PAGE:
This is my sixth post in my Year of Women’s Voices blog series, and features my review of Alisse Waterston’s ethnography My Father’s Wars: Migration, Memory and the Violence of a Century (2014). In this intimate ethnography of her father, Dr. Waterston has written a frank portrayal of her father as a man, a survivor, a soldier, an entrepreneur, husband, and father. Her writing honors her father without maudlin sentiment. She frames her father’s lived experiences with migration and violence, and uses his experiences to illustrate social theory in a way that makes it accessible for non-academics.
Her writing is crisp, clear, and rich with detail. She chooses a concise series of her father’s life events that create a reading experience that is informative, and moving. The reading experience is enhanced by the companion website that contains photographs, documents, audio files, and videos of her interviews with her father as she worked on this ethnography. The book becomes a much more intimate experience through watching the interactions between Dr. Waterston and her father, observing their body language, and listening to their voices.
As a writer I appreciate Dr. Waterston’s explanation of her struggles in her dual roles as daughter and ethnographer, and her process of conducting research. I truly appreciated her discussion of the discipline it took to not be distracted by the numerous ideas for other projects that called to her during this project, especially when the experience of the project became difficult.
If you are interested in ethnographic studies, social theory, history, Judaic studies, anthropology, or if you are looking for an extremely readable book that might help you understand how the experience of violence shapes lives, this is the book I would hand you.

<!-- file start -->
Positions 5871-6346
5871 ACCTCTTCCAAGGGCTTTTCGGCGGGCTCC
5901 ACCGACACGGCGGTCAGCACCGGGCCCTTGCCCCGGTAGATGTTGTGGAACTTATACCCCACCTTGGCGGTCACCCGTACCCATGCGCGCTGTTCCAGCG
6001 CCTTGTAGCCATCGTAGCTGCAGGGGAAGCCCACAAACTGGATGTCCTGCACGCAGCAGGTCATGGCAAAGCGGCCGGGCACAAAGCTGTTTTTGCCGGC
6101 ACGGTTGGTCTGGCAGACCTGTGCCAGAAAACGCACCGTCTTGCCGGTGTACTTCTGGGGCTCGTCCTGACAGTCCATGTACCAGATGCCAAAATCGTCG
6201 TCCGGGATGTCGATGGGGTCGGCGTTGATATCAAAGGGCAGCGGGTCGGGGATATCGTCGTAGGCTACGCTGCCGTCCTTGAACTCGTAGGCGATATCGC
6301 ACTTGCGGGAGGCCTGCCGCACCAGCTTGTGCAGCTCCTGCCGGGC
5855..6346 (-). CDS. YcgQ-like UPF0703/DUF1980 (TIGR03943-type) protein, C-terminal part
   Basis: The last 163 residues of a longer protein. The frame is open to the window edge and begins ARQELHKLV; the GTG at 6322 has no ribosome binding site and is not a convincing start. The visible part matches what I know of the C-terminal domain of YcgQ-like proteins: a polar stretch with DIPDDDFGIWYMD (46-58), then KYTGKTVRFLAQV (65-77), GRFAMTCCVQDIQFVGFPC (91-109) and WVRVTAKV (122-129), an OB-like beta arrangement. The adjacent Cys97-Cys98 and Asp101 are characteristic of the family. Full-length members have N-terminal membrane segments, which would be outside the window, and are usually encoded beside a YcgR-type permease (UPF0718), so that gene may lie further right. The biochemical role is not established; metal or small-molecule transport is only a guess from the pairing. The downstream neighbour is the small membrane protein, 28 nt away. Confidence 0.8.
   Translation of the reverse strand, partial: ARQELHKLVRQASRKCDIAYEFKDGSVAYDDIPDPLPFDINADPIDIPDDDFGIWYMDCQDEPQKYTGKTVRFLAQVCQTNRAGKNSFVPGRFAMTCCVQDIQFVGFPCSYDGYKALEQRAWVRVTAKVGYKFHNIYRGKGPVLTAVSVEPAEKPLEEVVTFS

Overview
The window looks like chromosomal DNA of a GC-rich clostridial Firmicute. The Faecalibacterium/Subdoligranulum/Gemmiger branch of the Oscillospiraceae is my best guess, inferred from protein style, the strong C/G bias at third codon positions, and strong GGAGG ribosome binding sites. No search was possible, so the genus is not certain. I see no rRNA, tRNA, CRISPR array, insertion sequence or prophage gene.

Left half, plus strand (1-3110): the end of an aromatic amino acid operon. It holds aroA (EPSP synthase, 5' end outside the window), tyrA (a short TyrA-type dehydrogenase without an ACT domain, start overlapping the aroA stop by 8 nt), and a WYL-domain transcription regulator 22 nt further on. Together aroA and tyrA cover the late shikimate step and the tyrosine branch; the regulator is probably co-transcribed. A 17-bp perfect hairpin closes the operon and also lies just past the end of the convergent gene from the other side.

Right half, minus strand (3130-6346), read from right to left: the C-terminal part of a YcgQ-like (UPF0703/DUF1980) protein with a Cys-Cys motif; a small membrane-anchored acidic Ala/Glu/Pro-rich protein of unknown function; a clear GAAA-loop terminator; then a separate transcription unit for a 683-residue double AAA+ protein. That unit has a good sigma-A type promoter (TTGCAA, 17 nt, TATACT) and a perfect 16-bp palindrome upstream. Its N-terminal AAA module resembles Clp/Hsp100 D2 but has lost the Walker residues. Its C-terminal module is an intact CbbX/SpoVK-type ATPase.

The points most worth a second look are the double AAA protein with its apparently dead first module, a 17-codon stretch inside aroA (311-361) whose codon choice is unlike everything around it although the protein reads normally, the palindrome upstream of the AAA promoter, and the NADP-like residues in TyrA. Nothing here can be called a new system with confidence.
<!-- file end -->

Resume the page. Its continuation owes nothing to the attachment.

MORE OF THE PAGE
What I have learned as a writer:
1. It is okay to include yourself in the story.
2. Stick with the project even when it is hard, or other projects beckon seductively from your research.
3. It is possible to portray unflattering behaviors in a way that is not overly sympathetic, nor vindictive.
4. Multimedia can make a non-fiction project a richer experience, and allows the writer to include research material that would be otherwise not be available.
5. Write the story that is hard to write, be fearless.
6. Don’t be trapped by conventions of disciplines or genre.
I am grateful that Dr. Waterston has created a work that is compelling, and readable on a subject that is difficult to read about. When confronted with violence, most of us want to turn away, to shield our eyes and our minds from horrific events. Dr. Waterston reminds us that even if we want to look away, we must not, we need to understand.
Friday, August 15, 2014
In a personal email, Stacy Meier Olds, a social worker, writes to the author:
This is your faithful reader in Dallas.
Well, just finished reading “My Father’s Wars” and thoroughly enjoyed it! Bravo, bravo, bravo. It was so worthwhile on many levels. It helped me better understand the history of the world wars on a very intimate scale, especially as those times affected people in Poland, especially Jews. But also, it helped me see how those times affected your dad and in turn, affected your whole family and of course you!
Thank you for your courage in exploring such personal territory and sharing it with readers. As the daughter of a difficult father myself I was pretty amazed at how honest you were, how able to see your dad — and still love him so profoundly — for all his human faults and strengths.